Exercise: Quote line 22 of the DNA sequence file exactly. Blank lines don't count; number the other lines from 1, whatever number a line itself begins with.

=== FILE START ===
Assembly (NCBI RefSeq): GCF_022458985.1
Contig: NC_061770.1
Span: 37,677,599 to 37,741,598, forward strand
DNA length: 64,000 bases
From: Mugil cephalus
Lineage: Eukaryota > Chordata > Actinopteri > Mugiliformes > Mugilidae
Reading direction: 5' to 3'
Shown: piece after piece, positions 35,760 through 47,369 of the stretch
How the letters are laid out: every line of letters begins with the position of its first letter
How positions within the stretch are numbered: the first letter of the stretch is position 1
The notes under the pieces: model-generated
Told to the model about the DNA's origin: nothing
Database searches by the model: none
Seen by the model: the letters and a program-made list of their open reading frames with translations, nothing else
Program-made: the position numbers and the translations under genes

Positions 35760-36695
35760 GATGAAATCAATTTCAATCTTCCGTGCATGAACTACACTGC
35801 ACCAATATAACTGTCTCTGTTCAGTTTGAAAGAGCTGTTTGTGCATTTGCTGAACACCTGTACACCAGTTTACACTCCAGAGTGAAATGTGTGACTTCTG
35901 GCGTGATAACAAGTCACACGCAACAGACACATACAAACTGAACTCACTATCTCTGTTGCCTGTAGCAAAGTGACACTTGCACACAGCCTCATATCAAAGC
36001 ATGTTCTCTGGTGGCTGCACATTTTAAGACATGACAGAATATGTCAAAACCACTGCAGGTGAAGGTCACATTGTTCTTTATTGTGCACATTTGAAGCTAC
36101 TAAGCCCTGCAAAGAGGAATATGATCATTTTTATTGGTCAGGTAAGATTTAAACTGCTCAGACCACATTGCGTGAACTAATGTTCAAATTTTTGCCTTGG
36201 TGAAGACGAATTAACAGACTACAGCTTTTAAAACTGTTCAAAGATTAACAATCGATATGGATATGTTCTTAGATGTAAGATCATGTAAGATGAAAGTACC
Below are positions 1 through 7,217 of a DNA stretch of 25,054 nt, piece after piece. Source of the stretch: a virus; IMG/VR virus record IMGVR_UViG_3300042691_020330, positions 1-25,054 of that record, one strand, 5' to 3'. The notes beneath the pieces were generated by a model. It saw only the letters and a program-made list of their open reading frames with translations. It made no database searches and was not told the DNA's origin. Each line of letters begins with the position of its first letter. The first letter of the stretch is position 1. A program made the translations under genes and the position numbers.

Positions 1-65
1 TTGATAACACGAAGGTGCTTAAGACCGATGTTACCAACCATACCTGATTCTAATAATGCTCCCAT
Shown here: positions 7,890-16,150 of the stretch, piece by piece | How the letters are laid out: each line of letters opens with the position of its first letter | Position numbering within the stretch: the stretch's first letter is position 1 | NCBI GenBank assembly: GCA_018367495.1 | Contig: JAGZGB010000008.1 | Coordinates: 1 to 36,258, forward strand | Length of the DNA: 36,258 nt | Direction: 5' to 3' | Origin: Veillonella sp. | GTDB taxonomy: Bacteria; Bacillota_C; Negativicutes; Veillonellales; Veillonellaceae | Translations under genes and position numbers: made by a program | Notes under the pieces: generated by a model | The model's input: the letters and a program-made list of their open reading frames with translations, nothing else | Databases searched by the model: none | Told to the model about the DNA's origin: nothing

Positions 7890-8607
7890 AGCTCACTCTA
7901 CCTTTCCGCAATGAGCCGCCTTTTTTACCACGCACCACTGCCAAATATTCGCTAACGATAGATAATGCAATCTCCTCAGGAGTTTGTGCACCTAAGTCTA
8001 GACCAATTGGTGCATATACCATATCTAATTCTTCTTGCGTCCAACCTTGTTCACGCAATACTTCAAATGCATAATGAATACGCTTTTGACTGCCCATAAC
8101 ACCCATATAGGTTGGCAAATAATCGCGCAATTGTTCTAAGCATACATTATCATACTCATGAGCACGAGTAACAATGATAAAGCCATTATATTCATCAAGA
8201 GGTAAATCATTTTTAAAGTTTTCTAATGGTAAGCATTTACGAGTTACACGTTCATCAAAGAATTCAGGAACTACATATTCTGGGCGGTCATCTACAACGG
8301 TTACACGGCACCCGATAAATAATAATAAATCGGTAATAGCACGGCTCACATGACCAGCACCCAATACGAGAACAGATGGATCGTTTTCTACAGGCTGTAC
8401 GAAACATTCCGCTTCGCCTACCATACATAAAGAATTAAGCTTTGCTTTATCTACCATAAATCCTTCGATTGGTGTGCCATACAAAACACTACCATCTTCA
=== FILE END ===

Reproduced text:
36201 TGAAGACGAATTAACAGACTACAGCTTTTAAAACTGTTCAAAGATTAACAATCGATATGGATATGTTCTTAGATGTAAGATCATGTAAGATGAAAGTACC